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How Long Can I Carry Forward My Capital Gain Losses?

We are almost two-thirds done with 2013 and some of you haven’t even completed your tax returns.  For those of you who filed and finished your tax returns in April, most of that paperwork is neatly tucked away in your home filing cabinet.   Since the stock market has run up over the past year most investors have made gains in their stock and stock mutual fund positions.   However, the majority of tax payers never look at their capital losses from prior years to do effective tax planning.  So just how long can you carry forward your capital gain losses? First, you should be aware that you can sponge up capital gains year to year against any capital losses or carry forward losses that you have on your tax return.   This means if you have a carry forward loss of $30,000 from a prior year and had $30,000 of long-term capital gains here in 2013, you would essentially have a wash.   ...

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IRS Rules: .9% Additional Medicare Tax In 2013

With Obamacare kicking into to full speed here in 2013, last week I blogged about the 0% long-term capital gains tax. With so many different tax law changes happening, my fear is some tax-payers aren’t planning correctly and will get stung with an extra bill come tax time. For those individual filers who make more than $200,000 modified adjusted gross income (MAGI) and married couples making more than $250,000 MAGI, it is really important to understand how the additional .9% Medicare Tax will be collected here in 2013. Will your payroll company do this for you? Will you have to do it yourself? Is there a special form to fill out this year? Here it is straight from the IRS Website- BTW, this was about 46 different questions and answers, but I trimmed down the key items for you. (Source for all questions: www.irs.gov) When does Additional Medicare Tax start? Additional Medicare Tax applies to wages and compensation above a ...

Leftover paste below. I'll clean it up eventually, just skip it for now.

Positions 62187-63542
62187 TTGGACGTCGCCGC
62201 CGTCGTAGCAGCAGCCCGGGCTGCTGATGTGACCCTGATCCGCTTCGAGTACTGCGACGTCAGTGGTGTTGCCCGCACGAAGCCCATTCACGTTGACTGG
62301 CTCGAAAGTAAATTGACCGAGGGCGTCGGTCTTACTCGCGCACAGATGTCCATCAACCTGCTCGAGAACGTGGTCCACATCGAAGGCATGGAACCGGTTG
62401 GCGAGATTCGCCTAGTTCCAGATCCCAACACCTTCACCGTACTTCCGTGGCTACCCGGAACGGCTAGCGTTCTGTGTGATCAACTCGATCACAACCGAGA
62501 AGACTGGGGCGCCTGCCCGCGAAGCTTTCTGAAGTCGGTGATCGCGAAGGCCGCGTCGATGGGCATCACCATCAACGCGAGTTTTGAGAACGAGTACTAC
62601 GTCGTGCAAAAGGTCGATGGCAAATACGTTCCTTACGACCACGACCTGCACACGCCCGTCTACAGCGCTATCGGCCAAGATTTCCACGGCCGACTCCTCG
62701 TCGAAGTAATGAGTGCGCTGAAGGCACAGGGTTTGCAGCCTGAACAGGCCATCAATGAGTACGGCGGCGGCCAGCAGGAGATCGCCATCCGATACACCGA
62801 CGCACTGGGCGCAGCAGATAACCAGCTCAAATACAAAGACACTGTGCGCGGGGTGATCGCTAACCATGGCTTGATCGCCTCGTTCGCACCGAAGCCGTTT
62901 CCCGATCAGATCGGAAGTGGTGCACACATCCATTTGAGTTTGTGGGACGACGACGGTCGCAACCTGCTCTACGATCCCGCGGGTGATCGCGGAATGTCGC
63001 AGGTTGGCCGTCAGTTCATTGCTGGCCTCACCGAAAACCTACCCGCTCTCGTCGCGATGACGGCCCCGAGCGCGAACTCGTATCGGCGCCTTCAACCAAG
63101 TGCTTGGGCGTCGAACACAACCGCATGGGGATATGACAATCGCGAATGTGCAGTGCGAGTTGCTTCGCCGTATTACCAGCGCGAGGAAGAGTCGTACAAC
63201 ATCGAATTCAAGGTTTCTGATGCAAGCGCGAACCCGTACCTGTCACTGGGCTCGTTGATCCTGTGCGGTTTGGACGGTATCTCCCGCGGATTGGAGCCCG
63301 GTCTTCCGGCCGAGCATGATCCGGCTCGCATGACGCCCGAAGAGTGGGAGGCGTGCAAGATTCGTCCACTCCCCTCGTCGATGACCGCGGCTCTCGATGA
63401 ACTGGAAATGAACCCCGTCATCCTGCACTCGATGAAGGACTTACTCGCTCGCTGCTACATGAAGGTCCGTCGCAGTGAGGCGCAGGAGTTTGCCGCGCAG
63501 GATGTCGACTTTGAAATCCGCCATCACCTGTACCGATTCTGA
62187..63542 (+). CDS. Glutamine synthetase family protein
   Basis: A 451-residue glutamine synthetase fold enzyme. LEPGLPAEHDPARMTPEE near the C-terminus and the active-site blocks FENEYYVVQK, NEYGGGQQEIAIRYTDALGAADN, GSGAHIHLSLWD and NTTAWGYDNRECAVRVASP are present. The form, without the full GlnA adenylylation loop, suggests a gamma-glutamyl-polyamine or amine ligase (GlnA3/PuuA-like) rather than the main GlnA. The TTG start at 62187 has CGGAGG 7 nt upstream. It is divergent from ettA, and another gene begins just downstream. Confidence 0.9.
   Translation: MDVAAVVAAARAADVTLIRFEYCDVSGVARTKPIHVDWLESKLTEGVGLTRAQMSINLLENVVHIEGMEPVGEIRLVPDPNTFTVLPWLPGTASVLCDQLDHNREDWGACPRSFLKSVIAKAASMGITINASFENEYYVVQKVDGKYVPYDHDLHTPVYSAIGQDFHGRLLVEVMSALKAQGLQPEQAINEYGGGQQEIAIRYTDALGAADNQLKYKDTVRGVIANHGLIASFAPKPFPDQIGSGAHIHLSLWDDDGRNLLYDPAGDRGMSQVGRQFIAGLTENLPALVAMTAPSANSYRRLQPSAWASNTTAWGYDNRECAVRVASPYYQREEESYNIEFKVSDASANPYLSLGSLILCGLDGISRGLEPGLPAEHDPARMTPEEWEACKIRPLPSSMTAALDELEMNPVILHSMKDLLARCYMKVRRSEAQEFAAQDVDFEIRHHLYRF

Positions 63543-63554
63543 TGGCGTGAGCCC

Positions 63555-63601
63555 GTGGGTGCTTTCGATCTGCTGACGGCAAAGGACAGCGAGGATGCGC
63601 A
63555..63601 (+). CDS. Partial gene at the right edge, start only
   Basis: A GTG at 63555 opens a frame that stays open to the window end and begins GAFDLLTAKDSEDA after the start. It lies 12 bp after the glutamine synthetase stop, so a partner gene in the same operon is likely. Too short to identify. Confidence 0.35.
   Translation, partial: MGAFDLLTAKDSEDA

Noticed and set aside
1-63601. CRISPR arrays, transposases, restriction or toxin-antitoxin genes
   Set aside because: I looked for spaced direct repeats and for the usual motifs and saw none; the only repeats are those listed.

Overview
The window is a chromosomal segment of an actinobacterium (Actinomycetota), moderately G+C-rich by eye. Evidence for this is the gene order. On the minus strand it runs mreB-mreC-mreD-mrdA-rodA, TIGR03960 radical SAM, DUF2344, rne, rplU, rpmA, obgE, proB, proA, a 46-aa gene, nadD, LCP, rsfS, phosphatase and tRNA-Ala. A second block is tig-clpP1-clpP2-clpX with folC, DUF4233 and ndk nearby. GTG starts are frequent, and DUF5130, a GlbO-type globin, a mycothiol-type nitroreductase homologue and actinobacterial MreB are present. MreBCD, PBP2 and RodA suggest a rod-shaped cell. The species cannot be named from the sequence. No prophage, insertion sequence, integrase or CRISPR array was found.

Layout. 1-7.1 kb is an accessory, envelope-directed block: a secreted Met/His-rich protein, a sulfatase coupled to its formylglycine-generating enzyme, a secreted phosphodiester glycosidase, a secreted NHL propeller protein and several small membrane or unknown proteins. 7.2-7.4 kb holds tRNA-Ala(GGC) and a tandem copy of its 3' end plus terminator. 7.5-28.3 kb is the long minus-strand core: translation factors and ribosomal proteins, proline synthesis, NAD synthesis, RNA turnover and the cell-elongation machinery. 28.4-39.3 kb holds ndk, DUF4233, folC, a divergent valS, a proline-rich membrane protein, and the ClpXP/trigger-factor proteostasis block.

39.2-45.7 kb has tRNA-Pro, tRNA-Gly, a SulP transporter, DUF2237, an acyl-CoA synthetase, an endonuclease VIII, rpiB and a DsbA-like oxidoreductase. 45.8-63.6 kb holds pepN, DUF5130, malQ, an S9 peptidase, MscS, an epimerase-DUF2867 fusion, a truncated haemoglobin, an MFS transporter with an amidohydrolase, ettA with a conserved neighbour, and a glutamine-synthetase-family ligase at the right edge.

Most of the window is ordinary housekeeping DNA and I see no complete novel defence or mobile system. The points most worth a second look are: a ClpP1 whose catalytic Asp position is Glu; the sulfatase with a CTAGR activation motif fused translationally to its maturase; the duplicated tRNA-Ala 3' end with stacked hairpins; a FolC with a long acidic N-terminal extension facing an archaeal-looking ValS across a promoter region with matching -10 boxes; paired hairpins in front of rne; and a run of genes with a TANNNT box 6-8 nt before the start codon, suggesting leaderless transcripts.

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Can You Pay 0% Capital Gains Tax?

Most of us have heard through the major media outlets how tax law changes will adversely affect our overall income taxes here in 2013. It doesn’t take a rocket scientist to realize that when your expenses consistently exceed your revenue, cost cutting alone won’t improve your bottom line. This means that raising various types of taxes will definitely be one strategy to increase revenue in order to pay off the massive U.S. debt. The American Taxpayer Relief Act (ATRA) of 2012 was passed by Congress on January 1st, 2013 and was only a partial resolution to the fiscal cliff; just wait until fiscal cliff part II which will look more like ‘Hangover Part II’, Mike Tyson tattoo and all. While the ATRA did impose more taxes on the upper end of the scale and raised capital gains taxes on the very upper end of the income brackets, there is a unique opportunity for many Americans to look at their overall ...

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Be a Tax Pro! Part II: 5 MORE ways to cut your 2011 personal income taxes

Here are 5 MORE ways to cut your 2011 personal income taxes like a tax pro: 1. Homeowners – accelerate your tax deductible expenses.  Pay your January 2012 mortgage payment and property taxes before December 31, 2011.  You can write off the interest and taxes in 2011.    2.Take advantage of the 0% tax rate on long-term capital gains and dividends.  If you can keep yourself below the 25% income tax bracket, the profits on assets owned for more than a year and dividends are tax free. 3. Use tax credits to mitigate state income tax liabilities.  There are various tax credits that can be used to avoid some or all state income tax.  Some can be generated by a business, some can be purchased, and some are based on taking an action that is supported by the government.  4.Pay your state income taxes early.  Estimate your state income tax liability to the best of your ability and pay it on ...

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